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Links:
Death To Dust: What Happens To Dead Bodies? Death To Dust: What Happens To Dead Bodies?
Grave Words: Notifying Survivors About Unexpected Deaths Grave Words: Notifying Survivors About Unexpected Deaths

Death Investigation: The Basics Death Investigation: The Basics

DECOMPOSITION

From: Iserson KV: Death To Dust: What Happens To Dead Bodies? Second Edition
Galen Press, Ltd. Tucson, AZ, 2001, 821 pages.


Stages of Decomposition in an Exposed Body

Stage
Description
Initial Decay The cadaver appears fresh externally but is decomposing internally due to the
activities of bacteria and any parasites present in the body before death.
Putrefaction The cadaver is swollen by gas produced internally and has the odor of decaying flesh.
Black Putrefaction Flesh is of creamy consistency. Exposed tissue is black. The body collapses as gases escape. The odor of decay is very strong.
Butyric Fermentation The cadaver is drying. Some flesh remains at first, and a cheesy odor develops. The exposed surface is moldy from fermentation.
Dry Decay The cadaver is almost dry. Further decay slows.



Decomposition of Cadavers in Cold Water*

2 days: Washerwoman's hands.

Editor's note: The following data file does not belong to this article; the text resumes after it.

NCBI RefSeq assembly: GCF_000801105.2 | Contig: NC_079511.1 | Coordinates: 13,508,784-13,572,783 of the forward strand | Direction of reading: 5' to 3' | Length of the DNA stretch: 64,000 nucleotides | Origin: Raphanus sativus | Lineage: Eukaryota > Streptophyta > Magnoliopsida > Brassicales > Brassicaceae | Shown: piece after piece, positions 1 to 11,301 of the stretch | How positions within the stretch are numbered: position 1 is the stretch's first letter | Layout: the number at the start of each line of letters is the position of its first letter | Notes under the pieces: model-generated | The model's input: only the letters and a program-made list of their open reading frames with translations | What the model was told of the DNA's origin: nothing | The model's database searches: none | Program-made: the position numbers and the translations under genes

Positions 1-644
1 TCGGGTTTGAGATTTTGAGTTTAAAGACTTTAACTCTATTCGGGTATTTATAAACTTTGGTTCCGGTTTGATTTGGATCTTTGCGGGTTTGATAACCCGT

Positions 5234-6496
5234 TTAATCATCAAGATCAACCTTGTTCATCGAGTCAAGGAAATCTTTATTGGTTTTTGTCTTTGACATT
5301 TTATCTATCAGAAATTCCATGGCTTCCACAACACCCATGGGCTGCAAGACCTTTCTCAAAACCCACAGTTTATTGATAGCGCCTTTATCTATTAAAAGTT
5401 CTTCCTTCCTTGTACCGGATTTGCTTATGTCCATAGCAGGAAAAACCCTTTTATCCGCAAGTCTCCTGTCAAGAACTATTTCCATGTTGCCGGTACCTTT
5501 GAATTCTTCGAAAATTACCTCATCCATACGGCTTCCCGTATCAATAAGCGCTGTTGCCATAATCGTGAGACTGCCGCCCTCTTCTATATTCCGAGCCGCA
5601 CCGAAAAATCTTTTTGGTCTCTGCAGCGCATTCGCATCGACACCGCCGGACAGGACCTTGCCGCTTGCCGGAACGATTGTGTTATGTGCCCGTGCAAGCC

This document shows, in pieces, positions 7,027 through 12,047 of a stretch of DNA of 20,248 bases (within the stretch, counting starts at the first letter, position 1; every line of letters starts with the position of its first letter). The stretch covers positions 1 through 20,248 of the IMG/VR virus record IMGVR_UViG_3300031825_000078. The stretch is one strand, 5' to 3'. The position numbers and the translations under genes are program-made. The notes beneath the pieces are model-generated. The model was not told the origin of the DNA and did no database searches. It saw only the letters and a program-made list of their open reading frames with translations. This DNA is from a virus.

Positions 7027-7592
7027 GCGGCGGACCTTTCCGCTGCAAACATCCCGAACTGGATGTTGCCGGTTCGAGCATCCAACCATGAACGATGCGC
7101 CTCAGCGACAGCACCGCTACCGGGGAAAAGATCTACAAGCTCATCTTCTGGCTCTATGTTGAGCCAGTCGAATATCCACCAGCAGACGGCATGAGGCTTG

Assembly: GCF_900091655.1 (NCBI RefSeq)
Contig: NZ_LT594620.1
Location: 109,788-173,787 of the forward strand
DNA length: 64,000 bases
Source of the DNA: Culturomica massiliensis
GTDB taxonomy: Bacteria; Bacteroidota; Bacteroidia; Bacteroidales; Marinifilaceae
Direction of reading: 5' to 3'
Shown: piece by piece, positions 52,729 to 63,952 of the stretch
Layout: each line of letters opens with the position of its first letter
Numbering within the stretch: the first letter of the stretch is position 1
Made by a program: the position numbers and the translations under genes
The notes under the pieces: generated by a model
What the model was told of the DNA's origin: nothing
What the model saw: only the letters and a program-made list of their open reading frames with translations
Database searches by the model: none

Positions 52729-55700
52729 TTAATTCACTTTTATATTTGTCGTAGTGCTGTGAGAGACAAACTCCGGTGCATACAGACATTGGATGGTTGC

25 days: Bloating, marbling, slippage
38 days: Bloating, slippage, dark gray-brown discoloration, focal adipocere, purge fluid in body cavities.
68 days:
Bloating, slippage, dark gray-brown discoloration, extensive subcutaneous adipocere, purge fluid in body cavities.
109 days: Total saponification covered by a thin friable crust.
433 days: Total saponification with thick friable crust and skeletonization.

*These changes were seen in a group of cadavers immersed together in 65 to 80 meters of sea water at about 10ºC.

Order in Which Carnivores Feed on Exposed Human Corpses .

Stage 1: Front of the chest eaten and one or both arms removed. The facial tissues are often eaten away.
Stage 2: Both legs eaten and possibly removed.
Stage 3: Only the bones of the spine remain connected, and virtually all the flesh is gone.
Stage 4: All body parts devoured. The bones or fragments of bones are widely scattered.




Copyright 2001-2013 Galen Press, Ltd.